Gender inequality is still a major issue in the United States. For example, women earn $0.79 for every dollar that men earn. Even though the Equal Pay Act of 1963 was passed to ensure that men and women get equal pay, there are still inequalities. According to the Pew Research Center, women who worked full-time in 2014 made just 78% of what men earned doing the same job.

Today women make about 77 cents for each dollar a man makes for the same work, but there is evidence to say that women choose to leave jobs that don’t offer equal pay. Regardless of pay, women are still faced with unfair treatment at work, including being ignored by male colleagues, being held to different standards than male coworkers, and even being overlooked in hiring processes.

Around the world, women are paid less than their male counterpart, and it’s the same in America. For example, on average a woman earns about $0.80 for every $1.00 a man earns, which is called the gender pay gap [1]. One possible reason for this is discrimination [2]. Women are not promoted to higher paying jobs because employers promote men to these positions. Another possible reason for this is segregation [3] from historically being only in “female” occupations. This also has lead to an adjusted baseline for starting salary and is further enforced through implicit bias.

Currently, women earn 77 cents for every dollar a man earns in the same position. This means that women, who make up almost half of the total workplace wage earners, are being paid less than 77% of what their male counterparts earn. According to the Pew Research Center, it will be another 45 years until men and women are paid equally at this rate. Three main factors contribute to this pay gap: occupational segregation, segregation by industry and by seniority, and gender differences in education.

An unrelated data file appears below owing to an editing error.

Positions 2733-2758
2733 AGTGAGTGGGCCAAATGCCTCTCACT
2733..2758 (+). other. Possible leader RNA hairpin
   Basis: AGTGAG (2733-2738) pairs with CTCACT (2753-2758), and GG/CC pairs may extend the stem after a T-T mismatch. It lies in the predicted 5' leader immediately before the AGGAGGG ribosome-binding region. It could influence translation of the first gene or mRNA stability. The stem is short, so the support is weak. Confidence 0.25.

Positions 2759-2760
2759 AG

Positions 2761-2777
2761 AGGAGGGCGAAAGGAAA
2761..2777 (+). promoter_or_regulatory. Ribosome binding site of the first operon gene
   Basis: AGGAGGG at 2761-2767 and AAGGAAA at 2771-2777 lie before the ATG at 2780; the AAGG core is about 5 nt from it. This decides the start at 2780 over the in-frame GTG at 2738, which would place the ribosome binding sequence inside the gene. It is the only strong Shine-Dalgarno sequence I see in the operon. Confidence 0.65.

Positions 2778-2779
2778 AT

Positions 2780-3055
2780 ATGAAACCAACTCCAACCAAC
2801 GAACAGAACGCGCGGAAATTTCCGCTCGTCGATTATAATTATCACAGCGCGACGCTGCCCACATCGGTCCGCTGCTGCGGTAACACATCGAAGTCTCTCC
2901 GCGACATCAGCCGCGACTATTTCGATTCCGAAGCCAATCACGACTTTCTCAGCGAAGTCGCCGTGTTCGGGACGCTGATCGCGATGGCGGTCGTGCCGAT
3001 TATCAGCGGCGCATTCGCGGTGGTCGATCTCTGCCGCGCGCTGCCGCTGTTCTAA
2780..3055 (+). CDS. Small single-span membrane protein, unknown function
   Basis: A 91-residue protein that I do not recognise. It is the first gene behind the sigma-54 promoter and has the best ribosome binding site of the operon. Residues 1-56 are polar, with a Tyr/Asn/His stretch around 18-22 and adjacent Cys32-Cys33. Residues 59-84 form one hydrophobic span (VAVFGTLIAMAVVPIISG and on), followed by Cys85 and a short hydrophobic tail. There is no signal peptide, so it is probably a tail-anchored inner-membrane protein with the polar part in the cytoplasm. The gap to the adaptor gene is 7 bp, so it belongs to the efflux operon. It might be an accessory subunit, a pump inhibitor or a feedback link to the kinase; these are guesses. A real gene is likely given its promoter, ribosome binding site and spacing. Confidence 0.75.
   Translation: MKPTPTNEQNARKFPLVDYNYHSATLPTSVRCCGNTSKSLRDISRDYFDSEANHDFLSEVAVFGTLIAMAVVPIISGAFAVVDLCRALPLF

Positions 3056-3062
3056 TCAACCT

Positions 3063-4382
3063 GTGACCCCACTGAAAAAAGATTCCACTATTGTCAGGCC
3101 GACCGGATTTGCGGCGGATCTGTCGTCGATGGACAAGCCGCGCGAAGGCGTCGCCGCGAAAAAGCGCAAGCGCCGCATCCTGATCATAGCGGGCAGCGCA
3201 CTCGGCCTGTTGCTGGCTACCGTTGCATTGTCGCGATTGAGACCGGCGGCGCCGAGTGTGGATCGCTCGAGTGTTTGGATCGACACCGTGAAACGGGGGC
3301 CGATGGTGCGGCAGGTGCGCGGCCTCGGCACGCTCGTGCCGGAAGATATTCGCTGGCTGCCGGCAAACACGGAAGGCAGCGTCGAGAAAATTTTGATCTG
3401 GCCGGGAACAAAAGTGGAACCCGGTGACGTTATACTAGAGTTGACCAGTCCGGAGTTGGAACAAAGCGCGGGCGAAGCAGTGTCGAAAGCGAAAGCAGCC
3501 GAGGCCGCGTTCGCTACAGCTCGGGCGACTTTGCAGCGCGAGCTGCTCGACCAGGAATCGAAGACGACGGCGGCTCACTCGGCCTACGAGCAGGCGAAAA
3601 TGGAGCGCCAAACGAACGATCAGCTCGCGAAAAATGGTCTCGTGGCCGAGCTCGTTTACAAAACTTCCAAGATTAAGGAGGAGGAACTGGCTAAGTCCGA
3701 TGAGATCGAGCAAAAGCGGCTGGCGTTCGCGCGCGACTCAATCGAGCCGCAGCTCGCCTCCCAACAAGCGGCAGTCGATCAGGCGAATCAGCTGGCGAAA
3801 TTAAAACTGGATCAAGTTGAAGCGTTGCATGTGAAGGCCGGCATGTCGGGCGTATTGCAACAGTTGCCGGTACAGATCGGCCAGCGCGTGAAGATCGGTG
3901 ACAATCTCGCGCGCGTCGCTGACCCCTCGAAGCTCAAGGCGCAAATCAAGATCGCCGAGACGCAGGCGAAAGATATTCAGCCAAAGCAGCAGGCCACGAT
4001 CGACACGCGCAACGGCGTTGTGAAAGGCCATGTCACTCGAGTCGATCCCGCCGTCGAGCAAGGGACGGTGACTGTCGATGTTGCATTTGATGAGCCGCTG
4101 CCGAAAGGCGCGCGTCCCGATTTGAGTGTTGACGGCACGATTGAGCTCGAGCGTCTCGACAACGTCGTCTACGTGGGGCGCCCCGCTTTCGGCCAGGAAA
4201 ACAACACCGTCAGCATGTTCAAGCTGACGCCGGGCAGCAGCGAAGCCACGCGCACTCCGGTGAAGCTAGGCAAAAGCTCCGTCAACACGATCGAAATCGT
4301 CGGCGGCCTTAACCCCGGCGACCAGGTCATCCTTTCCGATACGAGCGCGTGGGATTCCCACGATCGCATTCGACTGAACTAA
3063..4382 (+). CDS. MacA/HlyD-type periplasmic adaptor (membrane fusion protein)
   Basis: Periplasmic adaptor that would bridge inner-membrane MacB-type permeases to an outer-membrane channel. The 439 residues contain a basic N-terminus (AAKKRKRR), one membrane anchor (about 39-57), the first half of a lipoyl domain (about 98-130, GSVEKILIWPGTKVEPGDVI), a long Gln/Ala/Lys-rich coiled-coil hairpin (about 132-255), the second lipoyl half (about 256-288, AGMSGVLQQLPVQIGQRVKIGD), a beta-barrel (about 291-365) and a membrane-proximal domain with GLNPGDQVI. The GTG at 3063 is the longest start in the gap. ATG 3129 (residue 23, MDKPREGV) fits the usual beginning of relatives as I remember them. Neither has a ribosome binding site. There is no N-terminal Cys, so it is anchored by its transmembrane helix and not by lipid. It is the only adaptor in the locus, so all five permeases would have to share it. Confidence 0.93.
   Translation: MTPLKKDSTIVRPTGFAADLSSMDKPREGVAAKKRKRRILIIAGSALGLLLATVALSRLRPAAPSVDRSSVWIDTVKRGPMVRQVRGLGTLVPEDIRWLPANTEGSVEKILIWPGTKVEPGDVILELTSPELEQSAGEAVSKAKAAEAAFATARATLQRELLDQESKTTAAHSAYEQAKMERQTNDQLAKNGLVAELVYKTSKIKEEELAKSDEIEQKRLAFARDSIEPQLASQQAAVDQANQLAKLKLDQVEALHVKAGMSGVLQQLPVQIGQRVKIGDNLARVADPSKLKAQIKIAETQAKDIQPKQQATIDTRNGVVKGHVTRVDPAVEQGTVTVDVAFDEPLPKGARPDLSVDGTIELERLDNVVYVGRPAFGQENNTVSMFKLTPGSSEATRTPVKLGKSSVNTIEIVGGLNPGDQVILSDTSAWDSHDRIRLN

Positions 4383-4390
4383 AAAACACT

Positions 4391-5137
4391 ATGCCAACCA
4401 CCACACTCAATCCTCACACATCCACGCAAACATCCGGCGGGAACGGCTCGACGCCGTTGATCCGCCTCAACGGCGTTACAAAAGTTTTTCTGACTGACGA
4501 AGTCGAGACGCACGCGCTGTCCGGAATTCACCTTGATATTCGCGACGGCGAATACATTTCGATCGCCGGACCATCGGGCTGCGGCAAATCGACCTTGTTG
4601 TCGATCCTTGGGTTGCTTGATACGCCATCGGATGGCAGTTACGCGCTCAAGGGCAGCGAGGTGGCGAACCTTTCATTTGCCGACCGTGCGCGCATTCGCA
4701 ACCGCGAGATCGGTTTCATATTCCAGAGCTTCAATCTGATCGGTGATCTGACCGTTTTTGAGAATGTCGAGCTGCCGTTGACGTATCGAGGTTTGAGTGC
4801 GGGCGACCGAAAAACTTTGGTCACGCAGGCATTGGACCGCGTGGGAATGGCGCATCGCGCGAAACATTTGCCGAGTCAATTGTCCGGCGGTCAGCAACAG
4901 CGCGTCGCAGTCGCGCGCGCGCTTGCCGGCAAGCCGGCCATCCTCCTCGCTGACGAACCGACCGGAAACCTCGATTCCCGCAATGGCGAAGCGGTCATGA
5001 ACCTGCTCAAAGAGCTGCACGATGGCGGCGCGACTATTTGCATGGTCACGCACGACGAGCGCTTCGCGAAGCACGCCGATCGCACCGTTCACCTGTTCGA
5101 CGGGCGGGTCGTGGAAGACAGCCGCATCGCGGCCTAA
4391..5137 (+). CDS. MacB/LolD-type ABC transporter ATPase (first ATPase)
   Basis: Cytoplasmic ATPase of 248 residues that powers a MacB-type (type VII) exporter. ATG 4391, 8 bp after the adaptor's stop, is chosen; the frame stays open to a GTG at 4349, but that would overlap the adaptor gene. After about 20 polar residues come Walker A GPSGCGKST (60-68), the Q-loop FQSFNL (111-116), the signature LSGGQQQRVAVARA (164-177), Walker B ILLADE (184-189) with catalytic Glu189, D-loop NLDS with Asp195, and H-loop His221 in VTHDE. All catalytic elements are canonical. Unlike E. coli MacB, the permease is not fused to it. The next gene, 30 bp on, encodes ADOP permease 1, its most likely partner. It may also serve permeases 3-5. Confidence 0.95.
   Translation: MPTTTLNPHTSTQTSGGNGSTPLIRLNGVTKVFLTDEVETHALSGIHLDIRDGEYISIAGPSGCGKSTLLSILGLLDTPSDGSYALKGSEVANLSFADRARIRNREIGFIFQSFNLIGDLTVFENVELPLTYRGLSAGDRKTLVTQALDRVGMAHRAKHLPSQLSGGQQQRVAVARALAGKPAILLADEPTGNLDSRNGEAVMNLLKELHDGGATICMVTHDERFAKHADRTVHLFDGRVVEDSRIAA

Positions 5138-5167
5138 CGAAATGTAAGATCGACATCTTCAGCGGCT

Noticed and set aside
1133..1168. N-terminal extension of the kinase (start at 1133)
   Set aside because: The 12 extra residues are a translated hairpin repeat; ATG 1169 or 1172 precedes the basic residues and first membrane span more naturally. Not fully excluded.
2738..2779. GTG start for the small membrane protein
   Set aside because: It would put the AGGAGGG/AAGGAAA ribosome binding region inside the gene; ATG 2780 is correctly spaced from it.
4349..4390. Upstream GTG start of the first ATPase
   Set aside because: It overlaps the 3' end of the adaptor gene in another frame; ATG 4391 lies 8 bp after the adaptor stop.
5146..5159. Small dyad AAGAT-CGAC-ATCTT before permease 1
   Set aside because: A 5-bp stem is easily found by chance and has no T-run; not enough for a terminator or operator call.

In the United States, women are paid 78 percent of what men earn. According to the American Association of University Women, in 2015, median annual earnings for women who worked full time, year-round were $41,554 as compared with $50,383 for men who worked full-time, year-round. The gap has narrowed only 4 cents since it was last examined and remains at 20 percent.

Within the United States, women face a large wage gap compared to men. Men are often paid more than women for the same work simply because they are male. This gap has been slowly closing, but in 2016, women were still being underpaid by 19 percent for full-time workers.



Through research, find an example of issues related to two of the three organizing principles of stratification in the United States (class, race, and gender). How are individuals stratified based on each of the two principles you chose? Provide citations for the sources you use. An example of an issue related to gender is the pay gap between men and women.